To Write Love On Her Arms

Yesterday was National Suicide Awareness Day.  A friend’s post on Facebook last night made me aware of the day, but more importantly it reminded me of the lies that depression can tell a person.

 “Life is not worth living.”

“I am not loved.”

“I am not good enough.” Continue Reading »



The old family church


I didn’t go alone.  Why would I have even wanted to go alone?  Last night, Emily asked me why I would do this.  She offered to go along with me.  That meant Lola would also have to go along.  There wouldn’t be anyone home to stay with her.  Lo was a little apprehensive, but I assured her that this wouldn’t be a trip filled with sadness.  PLUS…she would get to see The Other Lola’s grave.

The day started off well.  I woke up very early, too early to wake the girls.  I checked emails, then I took a nice, long bath.  Eventually, I went in to the girls’ room to wake them up.  “Hey, girls!  Wake up!  It’s cemetery day!!!”  They were both bleary.  Just like their mother, neither of them are morning people.  I didn’t hurry them.  I had no schedule to keep.  We had planned on toaster strudel for breakfast.  That’s something I don’t normally buy with 6 people in the house, but today was special.  We were having a day of relaxation and togetherness.  The day was off to a great start.

Of course, there were messages from work, a call from the hospital, but I was determined not to let outside influences ruin the day.  I know, it sounds strange considering the fact that we were on our way to a cemetery, but the day felt festive.  Then Andrew called.  He was stranded.  He had a tire blow out.  He changed the tire, and then the spare had blown, too!  I was still in my robe, but hopped in the car to rescue him.   ( OK, I am not a car guru, so don’t laugh.  If I have some of the facts wrong, I am just reporting what I remember)  We later found out that the front struts were shot and were rubbing on the tires.  That’s what caused the blow-outs.  $1,100 later, the car is back in business.  OUCH!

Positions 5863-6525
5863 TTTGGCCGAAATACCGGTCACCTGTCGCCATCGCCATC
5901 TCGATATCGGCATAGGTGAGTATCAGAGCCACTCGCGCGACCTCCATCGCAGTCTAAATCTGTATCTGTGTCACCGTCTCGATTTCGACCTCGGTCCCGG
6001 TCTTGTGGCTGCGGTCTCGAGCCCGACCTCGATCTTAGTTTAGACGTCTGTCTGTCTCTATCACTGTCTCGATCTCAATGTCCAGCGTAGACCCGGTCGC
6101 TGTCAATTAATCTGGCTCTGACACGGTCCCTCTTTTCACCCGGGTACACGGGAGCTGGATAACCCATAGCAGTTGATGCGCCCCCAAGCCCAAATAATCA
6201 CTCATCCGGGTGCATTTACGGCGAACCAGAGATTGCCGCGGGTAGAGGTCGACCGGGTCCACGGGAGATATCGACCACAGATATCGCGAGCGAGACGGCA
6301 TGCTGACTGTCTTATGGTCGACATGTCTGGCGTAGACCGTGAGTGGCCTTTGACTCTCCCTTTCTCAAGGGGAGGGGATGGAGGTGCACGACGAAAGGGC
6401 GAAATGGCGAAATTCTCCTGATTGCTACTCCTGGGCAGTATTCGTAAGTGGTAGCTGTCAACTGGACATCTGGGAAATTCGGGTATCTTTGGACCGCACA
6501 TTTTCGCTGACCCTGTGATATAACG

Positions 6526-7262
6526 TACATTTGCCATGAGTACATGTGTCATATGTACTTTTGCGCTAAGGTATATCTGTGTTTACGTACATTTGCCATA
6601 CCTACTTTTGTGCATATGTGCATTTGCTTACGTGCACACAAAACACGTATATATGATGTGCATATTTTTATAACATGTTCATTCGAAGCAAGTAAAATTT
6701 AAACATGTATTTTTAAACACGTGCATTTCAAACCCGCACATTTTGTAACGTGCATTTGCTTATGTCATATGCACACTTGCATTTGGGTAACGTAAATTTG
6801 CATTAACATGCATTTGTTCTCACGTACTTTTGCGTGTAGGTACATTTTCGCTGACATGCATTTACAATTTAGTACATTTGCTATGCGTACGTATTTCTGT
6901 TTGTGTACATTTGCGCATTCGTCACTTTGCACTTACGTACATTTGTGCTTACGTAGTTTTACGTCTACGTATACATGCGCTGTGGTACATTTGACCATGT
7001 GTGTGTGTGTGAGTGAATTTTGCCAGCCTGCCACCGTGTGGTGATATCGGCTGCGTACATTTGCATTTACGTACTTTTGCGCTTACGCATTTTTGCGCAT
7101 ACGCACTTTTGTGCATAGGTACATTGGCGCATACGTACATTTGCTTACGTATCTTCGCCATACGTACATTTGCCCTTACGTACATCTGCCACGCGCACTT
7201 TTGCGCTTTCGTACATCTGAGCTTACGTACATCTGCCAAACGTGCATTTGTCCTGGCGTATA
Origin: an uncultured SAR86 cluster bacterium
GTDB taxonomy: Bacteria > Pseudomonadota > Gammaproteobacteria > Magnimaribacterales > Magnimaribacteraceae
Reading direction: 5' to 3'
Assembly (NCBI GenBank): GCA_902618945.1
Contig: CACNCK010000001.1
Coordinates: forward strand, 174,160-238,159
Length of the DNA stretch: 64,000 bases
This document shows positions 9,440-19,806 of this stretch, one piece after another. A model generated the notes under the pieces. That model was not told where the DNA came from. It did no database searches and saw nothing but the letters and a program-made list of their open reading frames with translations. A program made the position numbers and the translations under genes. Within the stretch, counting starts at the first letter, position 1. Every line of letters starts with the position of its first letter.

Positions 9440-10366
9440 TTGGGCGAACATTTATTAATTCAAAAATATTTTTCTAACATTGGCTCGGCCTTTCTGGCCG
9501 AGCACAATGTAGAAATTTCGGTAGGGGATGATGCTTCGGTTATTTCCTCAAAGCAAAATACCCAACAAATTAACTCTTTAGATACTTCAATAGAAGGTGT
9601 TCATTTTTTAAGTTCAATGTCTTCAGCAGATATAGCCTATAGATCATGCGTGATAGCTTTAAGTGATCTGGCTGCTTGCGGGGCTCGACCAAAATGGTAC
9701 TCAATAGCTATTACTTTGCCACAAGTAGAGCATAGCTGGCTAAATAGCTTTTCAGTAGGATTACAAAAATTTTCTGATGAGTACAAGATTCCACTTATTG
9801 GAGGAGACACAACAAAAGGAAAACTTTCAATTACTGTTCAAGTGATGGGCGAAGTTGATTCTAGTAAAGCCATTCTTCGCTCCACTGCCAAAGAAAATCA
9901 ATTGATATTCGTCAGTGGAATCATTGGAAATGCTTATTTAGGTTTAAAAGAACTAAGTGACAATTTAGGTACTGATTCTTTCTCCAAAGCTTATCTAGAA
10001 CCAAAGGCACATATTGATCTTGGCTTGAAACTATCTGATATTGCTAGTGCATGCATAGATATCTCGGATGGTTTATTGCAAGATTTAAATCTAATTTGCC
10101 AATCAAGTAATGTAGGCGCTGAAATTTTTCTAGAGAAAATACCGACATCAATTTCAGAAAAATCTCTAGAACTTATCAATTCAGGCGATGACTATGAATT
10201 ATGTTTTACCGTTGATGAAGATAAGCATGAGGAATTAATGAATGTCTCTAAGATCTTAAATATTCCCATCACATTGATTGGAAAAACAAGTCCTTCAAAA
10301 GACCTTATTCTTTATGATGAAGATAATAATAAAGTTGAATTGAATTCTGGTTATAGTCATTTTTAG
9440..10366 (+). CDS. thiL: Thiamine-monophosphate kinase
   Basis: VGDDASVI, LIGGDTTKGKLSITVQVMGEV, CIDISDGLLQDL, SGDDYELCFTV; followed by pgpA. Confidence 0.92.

We hit the road before noon.  The drive was beautiful.  We remarked over and over at the beauty of the things we saw on our drive.  We twisted and turned through the countryside.  We sang.  We laughed.  We talked.  Emily said that she had no idea we would be having so much fun on our trip to the cemetery.  I was so happy.  This is just as it should be.  What would this drive have been like had I chosen to go alone?  So often, I have chosen what is not good for me.  I have chosen not to rely on those around me.  I wonder why?  I hope these are lessons that I take to heart.

I was happily excited as we rounded the corner of the family farm.  There was Aunt Lillian’s little house nestled in the bottom ground.  I knew that around the next corner, I would see the cemetery up on the hill.  The taller stones would reflect in the sun to guide us the rest of the way.

We rounded the corner, and there was the little country church.  Next door was Aunt Bertha’s house.  Once widowed, she had lived there with her brother, Uncle Jesse.  They are all long gone now, but their memories remain.  I remember Aunt Bertha with her cord of  garlic tied around her neck.  Uncle Jesse claimed that he was the oldest man in the county.  My grandparents were quick to tell me the truth once we were alone, but I loved hearing Uncle Jesse’s tall tales.  Uncle Jesse and Aunt Bertha were my great grandpa’s siblings.  He lived in the big, stone farmhouse next door where they had all grown up.